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Laryngeal papillomatosis is caused by infection with a virus called human papillomavirus (HPV). At present, there is no approved drug to treat this infection. However, cidofovir is a drug effective against several viruses. Cidofovir may be able to attack the HPV virus. This study tests the safety of giving this drug to children.
Your child will be assigned randomly (like tossing a coin) to receive either cidofovir or placebo (an inactive substance). Neither you nor your doctor will know which your child is receiving. Your child will undergo a total of 6 bronchoscopic procedures, which involves placing a tube down your child's throat so that the warts can be seen and treated. The warts will be removed by laser or other procedures and the study drug injected. Study drug will be injected at the sites of all newly removed warts and warts which were removed during earlier study visits. This procedure will be performed every other week. Blood and urine tests will also be performed at this time. Your child will be under general anesthesia during each procedure and will be in the surgery unit for about 6 to 8 hours. Your child will also have to be seen by the doctor 2 days after the procedure. Your child will be followed for a total of 5 years to make sure he/she develops normally and to monitor any side effects of cidofovir. Follow-up visits will take place at Months 3, 6, and then once every 6 months through Year 5. If necessary, laser or other procedures will be performed at these visits to remove any warts.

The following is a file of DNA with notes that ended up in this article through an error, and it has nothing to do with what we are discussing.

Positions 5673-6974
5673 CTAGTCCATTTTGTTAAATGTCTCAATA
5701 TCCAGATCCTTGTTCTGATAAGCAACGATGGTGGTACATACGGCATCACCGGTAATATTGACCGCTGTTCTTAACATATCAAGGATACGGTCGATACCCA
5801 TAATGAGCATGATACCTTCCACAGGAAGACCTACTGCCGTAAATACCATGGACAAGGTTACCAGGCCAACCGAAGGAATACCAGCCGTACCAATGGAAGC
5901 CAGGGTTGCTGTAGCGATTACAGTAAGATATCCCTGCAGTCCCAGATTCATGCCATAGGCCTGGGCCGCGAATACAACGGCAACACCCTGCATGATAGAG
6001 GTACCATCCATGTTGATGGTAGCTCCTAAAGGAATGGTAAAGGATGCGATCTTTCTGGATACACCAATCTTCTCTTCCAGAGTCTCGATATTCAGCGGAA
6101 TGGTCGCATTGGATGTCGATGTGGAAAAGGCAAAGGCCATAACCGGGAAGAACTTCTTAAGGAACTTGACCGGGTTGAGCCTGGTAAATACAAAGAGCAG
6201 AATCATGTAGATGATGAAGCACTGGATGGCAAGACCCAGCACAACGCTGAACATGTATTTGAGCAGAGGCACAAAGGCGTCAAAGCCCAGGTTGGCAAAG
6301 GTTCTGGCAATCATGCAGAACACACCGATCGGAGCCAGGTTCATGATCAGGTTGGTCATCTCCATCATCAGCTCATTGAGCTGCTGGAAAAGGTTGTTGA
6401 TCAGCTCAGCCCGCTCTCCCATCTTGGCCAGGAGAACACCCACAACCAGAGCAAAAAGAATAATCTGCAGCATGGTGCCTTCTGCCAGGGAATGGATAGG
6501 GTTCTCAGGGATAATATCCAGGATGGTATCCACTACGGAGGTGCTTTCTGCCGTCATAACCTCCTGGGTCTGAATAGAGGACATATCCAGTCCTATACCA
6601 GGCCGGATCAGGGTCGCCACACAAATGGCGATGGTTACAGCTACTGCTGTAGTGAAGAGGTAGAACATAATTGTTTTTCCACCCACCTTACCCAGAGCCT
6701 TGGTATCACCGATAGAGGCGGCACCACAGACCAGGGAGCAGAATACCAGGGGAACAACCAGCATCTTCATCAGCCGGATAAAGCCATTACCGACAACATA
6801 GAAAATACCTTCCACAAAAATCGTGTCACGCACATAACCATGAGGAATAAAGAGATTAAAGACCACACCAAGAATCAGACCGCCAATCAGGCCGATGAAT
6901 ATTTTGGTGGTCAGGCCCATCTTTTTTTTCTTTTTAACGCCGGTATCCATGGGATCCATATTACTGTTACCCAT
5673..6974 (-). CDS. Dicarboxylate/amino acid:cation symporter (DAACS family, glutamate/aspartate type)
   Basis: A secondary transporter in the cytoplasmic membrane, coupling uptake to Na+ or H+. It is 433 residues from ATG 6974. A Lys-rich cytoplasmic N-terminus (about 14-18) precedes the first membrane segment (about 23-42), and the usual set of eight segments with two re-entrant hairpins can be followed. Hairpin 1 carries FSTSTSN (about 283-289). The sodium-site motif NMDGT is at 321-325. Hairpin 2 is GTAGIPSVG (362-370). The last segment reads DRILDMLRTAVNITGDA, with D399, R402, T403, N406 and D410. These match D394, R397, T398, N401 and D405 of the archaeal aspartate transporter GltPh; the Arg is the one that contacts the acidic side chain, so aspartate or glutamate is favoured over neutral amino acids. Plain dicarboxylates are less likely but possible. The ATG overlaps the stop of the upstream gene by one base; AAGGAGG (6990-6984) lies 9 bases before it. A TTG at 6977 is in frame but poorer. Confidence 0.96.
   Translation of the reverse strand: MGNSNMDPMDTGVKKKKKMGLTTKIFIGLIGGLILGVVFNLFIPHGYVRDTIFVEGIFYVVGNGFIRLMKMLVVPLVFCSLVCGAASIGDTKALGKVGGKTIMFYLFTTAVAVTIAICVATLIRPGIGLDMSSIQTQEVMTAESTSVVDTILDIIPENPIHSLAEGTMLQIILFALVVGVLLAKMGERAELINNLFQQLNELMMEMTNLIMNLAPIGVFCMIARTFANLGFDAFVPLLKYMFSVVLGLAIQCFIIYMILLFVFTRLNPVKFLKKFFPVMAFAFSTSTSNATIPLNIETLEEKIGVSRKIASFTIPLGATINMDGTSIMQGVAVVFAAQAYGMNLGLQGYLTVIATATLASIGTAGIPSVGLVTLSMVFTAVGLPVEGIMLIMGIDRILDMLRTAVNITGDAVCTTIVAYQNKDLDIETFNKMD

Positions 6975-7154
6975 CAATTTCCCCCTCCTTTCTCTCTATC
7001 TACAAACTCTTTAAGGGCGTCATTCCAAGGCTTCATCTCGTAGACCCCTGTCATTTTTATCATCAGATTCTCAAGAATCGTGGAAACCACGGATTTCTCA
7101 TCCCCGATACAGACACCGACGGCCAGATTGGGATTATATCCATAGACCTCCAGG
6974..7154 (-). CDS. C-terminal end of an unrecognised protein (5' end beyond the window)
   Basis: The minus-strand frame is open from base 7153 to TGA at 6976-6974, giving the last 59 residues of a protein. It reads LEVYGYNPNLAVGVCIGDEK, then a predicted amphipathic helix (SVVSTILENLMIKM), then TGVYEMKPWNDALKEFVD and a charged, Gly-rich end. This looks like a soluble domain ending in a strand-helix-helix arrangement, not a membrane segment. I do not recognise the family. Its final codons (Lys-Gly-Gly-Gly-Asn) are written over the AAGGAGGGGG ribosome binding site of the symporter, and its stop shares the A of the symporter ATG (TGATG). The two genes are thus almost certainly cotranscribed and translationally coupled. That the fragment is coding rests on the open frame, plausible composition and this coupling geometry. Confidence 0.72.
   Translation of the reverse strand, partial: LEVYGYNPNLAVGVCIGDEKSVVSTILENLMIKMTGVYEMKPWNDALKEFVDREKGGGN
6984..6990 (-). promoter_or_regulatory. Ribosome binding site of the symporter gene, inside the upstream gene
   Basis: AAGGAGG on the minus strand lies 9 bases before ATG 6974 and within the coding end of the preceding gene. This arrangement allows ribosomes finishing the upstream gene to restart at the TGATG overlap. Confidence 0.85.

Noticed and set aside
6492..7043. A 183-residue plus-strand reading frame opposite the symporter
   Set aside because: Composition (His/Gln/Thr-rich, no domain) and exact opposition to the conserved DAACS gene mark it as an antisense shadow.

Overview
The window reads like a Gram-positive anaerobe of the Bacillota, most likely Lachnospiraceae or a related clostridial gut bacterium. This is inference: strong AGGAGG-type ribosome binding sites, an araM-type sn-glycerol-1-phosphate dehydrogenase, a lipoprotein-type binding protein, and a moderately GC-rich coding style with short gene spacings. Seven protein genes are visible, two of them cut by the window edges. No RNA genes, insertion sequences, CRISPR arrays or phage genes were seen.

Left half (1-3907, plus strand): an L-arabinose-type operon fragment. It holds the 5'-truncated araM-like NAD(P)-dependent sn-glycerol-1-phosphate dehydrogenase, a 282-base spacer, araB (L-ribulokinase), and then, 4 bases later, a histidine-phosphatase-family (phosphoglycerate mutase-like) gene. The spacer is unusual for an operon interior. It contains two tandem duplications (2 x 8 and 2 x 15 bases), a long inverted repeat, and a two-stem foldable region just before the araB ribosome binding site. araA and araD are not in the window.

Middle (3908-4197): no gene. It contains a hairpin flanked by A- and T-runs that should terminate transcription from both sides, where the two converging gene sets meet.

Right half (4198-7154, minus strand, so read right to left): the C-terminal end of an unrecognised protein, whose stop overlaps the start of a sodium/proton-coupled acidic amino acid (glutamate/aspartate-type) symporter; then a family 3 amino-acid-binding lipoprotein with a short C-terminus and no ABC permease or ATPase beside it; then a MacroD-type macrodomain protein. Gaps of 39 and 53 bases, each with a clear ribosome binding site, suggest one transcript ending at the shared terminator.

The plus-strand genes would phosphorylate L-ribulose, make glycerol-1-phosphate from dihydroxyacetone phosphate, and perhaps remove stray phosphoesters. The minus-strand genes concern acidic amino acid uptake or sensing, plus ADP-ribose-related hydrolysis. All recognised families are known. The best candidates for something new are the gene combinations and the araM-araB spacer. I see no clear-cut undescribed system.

Masking: Double-Blind, Primary Purpose: Treatment
NIAID/DMID/CASG Central Unit
National Institute of Allergy and Infectious Diseases (NIAID)
Published on BioPortfolio: 2014-08-27T03:59:47-0400
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The primary objective is to determine whether intralesional cidofovir is effective at bringing about the total or near-total resolution of warts that have already proven recalcitrant to st...
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To describe cidofovir pharmacokinetics and assess the link between concentration and safety/efficacy in children.
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Inverted papilloma (IP) is a benign tumor that should be monitored carefully because it frequently recurs and has the potential to become malignant.
The mechanism underlying the malignant transformation of inverted papilloma (IP) has not yet been elucidated.
A small, often impalpable benign papilloma arising in a lactiferous duct and frequently causing bleeding from the nipple. (Stedman, 25th ed)
Intracranial tumors originating in the region of the brain inferior to the tentorium cerebelli, which contains the cerebellum, fourth ventricle, cerebellopontine angle, brain stem, and related structures. Primary tumors of this region are more frequent in children, and may present with ATAXIA; CRANIAL NERVE DISEASES; vomiting; HEADACHE; HYDROCEPHALUS; or other signs of neurologic dysfunction. Relatively frequent histologic subtypes include TERATOMA; MEDULLOBLASTOMA; GLIOBLASTOMA; ASTROCYTOMA; EPENDYMOMA; CRANIOPHARYNGIOMA; and choroid plexus papilloma (PAPILLOMA, CHOROID PLEXUS).
DNA probes specific for the identification of human papilloma virus.
A mucosal tumor of the urinary bladder or nasal cavity in which proliferating epithelium is invaginated beneath the surface and is more smoothly rounded than in other papillomas. (Stedman, 25th ed)
A circumscribed benign epithelial tumor projecting from the surrounding surface; more precisely, a benign epithelial neoplasm consisting of villous or arborescent outgrowths of fibrovascular stroma covered by neoplastic cells. (Stedman, 25th ed)
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